30 Sep Actisaf® Sc 47 yeast probiotic delivers better diet valorisation and improved welfare
By Rodolphe Rabot, Global Horses Manager, Phileo by Lesaffre.
About 75% of a horse’s energy needs should be derived from roughage.
A horse’s digestive tract is well-adapted for fibre valorisation, especially through active microbial digestion in the hindgut. Both the caecum and colon contain rich microbiota, which is specific to the equine species, a large part being cellulolytic bacteria. In the hindgut, fibrolytic activity starts with the adhesion of the microbial population to particles. Enzymes are released, leading to sugar hydrolysis and the formation of gases made of volatile fatty acids («VFA’s»). Absorbed within the luminal membrane, VFA’s cover about 75% of a horse’s energy needs.
Cell wall carbohydrates apart, another source of energy is starch, provided by cereals. In horses, diet starch is digested by the antececal digestive tract. Approximately 60% is broken down in the stomach by the microbial pathway, with residual starch being digested in the small intestine, where it is then enzymatically converted into glucose and assimilated. Diet starch in excess (beyond 200g/100 kg bodyweight), passes to the large intestine, where it undergoes a second Intense microbial fermentation. Starch microbial digestion releases VAF’s and lactate, which the lactate-utilising bacteria normally present in the eco-system can also transform into VFA’s. A similar fermentative process also happens in the hindgut for non-structural carbohydrate fractions (fructans) present in the diet of grazing horses.
Excessive diet starch leads to digestive imbalance.
Excessive dietary amounts of rapidly fermentable carbohydrates, such as starch or fructans, alter the digestive ecosystem, promoting the growth of amylolytic bacteria, while glycolysis generates lactate which, in turn, favours acidophilic bacteria. This results in a drop in pH. Such acidification kills the fibrolytic bacterial population, with the resulting decrease in fibre-fermenting species leading to a reduction in fibre digestibility and in VFA absorption.
Digestive acidosis can have serious health consequences in horses, including the development of diarrhoea, colic, or laminitis. It can also cause painful gastric ulcers (EGUS), leading to behavioural disorders.
In horses, Actisaf® Sc 47 creates optimal conditions for increased digestive efficiency.
As a live yeast strain surviving to digestion, Actisaf® Sc 47 is a probiotic which improves intestinal microbial balance in its host. Actisaf® Sc 47 yeast live cells reach the hindgut within a few hours, at which point they reinforce the normal process of microbial digestion. Actisaf® Sc 47:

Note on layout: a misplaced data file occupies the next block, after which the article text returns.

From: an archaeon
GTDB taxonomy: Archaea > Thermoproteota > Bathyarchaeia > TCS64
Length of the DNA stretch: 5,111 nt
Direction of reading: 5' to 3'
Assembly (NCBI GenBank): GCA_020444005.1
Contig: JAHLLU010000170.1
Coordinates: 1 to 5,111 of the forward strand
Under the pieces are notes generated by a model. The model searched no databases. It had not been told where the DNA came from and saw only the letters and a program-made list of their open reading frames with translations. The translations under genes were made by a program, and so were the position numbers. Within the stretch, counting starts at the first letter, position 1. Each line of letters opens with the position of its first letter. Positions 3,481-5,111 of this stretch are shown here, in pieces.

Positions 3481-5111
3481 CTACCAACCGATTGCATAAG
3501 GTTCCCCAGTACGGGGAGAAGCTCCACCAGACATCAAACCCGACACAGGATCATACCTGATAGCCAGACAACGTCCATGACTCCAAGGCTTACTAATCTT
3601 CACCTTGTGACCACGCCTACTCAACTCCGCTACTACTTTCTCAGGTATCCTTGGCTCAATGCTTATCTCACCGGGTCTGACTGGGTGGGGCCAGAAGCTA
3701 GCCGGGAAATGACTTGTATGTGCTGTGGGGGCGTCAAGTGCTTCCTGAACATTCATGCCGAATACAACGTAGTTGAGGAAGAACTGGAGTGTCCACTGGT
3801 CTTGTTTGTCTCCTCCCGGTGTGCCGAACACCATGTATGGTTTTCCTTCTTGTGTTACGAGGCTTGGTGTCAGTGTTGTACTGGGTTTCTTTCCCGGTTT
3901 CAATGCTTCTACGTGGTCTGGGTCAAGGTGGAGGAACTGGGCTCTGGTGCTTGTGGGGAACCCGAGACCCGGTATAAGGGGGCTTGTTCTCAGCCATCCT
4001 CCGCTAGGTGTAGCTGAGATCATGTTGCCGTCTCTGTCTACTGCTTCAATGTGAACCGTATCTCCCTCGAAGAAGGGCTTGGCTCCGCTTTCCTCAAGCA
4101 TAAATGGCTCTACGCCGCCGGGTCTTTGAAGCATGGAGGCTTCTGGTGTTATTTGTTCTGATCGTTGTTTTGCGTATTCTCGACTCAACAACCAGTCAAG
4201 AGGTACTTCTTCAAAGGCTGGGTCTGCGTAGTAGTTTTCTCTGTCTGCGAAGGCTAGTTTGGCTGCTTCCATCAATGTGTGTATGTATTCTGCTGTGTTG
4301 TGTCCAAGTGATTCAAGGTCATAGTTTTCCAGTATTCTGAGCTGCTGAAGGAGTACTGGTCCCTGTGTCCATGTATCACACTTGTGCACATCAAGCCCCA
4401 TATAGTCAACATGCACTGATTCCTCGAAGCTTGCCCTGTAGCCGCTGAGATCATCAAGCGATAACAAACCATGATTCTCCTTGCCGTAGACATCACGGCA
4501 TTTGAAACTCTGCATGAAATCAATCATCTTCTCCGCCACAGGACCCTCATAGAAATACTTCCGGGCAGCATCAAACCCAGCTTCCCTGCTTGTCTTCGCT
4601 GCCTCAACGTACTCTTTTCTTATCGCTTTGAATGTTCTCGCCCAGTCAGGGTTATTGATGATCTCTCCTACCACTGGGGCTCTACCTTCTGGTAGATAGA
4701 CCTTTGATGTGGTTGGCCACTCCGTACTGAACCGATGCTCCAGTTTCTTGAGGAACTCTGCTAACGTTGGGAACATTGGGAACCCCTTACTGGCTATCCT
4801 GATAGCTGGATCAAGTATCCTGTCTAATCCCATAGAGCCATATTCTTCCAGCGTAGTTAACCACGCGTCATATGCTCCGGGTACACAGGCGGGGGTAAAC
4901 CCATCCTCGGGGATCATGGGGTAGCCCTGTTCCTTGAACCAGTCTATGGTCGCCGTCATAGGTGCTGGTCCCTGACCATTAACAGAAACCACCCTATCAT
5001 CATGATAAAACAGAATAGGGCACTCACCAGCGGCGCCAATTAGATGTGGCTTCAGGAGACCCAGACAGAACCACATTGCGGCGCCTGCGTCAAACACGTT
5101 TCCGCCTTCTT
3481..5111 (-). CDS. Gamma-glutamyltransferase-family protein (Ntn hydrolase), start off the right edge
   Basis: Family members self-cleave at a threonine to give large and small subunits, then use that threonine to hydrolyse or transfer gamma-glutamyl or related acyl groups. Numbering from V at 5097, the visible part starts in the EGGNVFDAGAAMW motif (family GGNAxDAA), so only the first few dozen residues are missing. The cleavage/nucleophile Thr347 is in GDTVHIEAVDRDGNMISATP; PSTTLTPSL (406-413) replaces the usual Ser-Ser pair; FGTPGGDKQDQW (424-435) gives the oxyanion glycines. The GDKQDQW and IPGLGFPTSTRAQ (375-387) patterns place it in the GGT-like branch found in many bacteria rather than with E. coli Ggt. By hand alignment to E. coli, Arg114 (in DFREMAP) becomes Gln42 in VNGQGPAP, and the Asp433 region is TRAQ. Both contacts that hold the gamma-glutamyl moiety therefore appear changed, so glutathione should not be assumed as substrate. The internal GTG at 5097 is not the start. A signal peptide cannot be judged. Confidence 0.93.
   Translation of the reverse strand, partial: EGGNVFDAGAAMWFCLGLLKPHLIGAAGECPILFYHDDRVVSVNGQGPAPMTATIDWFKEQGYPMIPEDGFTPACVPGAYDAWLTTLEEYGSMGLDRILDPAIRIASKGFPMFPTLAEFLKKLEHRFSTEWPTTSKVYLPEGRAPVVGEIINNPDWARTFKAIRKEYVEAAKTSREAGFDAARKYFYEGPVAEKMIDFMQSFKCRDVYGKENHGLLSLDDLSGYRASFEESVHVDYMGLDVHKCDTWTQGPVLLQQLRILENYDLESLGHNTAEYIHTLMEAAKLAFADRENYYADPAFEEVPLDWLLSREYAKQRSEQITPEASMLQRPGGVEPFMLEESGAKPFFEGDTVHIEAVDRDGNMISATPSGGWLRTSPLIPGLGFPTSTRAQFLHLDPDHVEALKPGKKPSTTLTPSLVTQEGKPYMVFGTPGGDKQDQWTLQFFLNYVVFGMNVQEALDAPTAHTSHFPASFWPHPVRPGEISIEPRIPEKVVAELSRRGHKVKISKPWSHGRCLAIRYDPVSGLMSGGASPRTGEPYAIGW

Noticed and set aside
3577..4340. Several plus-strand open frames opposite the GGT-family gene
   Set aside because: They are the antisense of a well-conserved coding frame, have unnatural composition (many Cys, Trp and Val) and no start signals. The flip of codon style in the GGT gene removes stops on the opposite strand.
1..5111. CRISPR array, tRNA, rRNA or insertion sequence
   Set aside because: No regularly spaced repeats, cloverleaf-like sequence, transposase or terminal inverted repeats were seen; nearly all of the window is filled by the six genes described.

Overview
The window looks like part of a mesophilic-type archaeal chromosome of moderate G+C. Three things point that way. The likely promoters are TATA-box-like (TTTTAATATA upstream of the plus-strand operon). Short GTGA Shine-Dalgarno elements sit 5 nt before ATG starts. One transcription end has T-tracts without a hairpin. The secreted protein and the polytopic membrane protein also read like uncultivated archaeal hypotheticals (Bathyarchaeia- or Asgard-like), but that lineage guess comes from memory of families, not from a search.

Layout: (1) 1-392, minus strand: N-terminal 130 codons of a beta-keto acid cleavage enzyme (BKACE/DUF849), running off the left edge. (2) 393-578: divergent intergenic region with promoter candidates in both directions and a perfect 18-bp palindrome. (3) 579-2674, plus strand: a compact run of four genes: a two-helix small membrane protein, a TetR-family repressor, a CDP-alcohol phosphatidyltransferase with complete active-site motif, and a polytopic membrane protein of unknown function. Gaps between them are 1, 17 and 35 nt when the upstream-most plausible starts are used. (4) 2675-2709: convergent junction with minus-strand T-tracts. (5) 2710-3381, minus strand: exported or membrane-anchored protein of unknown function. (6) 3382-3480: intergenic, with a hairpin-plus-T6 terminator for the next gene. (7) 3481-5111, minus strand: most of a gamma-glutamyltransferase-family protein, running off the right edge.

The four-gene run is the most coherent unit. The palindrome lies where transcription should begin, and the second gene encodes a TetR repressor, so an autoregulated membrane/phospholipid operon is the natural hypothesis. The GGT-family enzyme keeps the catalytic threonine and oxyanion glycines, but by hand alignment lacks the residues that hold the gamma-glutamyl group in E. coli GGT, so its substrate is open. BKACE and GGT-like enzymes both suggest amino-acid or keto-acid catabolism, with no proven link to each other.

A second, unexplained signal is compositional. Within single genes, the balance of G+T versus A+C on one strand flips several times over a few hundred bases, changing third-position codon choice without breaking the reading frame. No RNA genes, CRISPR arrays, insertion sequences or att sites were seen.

• Improves feed energy yields by enhancing fibrolytic activity, restoring efficient fibre digestibility and VFA
production [Graph 1].
• Decreases digestive acidosis risks by maintaining an adequate digestive pH after feeding, probably by promoting a reduction in lactic acid-producing bacteria while creating an additional buffering effect [Graph 2].
By maintaining an optimal digestive pH, Actisaf® Sc 47 improves horse welfare.
In horses, an intestinal microbiota imbalance can impair welfare. Indeed, the undesirable growth of lactic acid bacteria and subsequent digestive acidosis can have a negative impact on the health of horses. If the imbalance is rapid and excessive, as with a fructan-rich diet, bacterial multiplication comes with the release of a huge quantity of bacterial toxins. These pass through the intestinal wall, triggering a body-wide release of pro-inflammatory mediators. This can cause a laminitis seizure with inflammatory swelling tissues in the feet having no place to expand. In less critical cases, acidosis is usually limited to the digestive tract. In the stomach, for example, it causes gastric ulcers, with the resulting pain frequently leading to EGUS-linked behavioural problems.
1. Actisaf® Sc 47 helps limit laminitis
Microbial digestion is altered in horses which have recently suffered from laminitis, compared to healthy horses. An in vitro model shows that gas production profiles are significantly different between healthy and unhealthy horses, suggesting an evolution of the microbiota in favour of starch degradation, rather than fibrolytic activity. In cases of rapid fermentable carbohydrate overload in the diet, an imbalanced bacterial population releases large quantities of lactate. The resulting reduction in pH triggers dramatic bacterial lysis and endotoxemia, causing laminitis. When given to horses which are prone to laminitis, a relevant dose of Actisaf® Sc 47 is able to rebalance the digestive flora and prevent the excessive microbial fermentation of rapidly fermentable carbohydrates. As a result, foot tissue inflammation is reduced and the risk of laminitis seizure is lowered.
2. Actisaf® Sc 47 can decrease the incidence of aberrant behaviour; often linked to gastric ulcers.
EGUS syndrome is painful and often leads to abnormal behaviour in horses, such as vocalisation, stereotypies, kicks against the door, threatening attitudes… To reduce the risk of digestive acidosis, Actisaf® Sc 47 has been administered at a daily dosage of 10g to horses with this type of behaviour. Given daily, Actisaf® Sc 47 has a calming effect. Behavioural issues are significantly lowered, which reassures owners and horse riders and is a sign of improved horse welfare.
Adapted to roughage digestion, a horse’s intestinal flora is disturbed by rations which are too rich in energy-concentrated feed. Through its probiotic benefits, Actisaf® Sc 47, given at 5g or 10g per day, per horse, is able to rebalance the digestive microbiota within a few weeks. This improves feed energy yields and lowers the risk of digestive acidosis, thereby enhancing horse nutrition and welfare.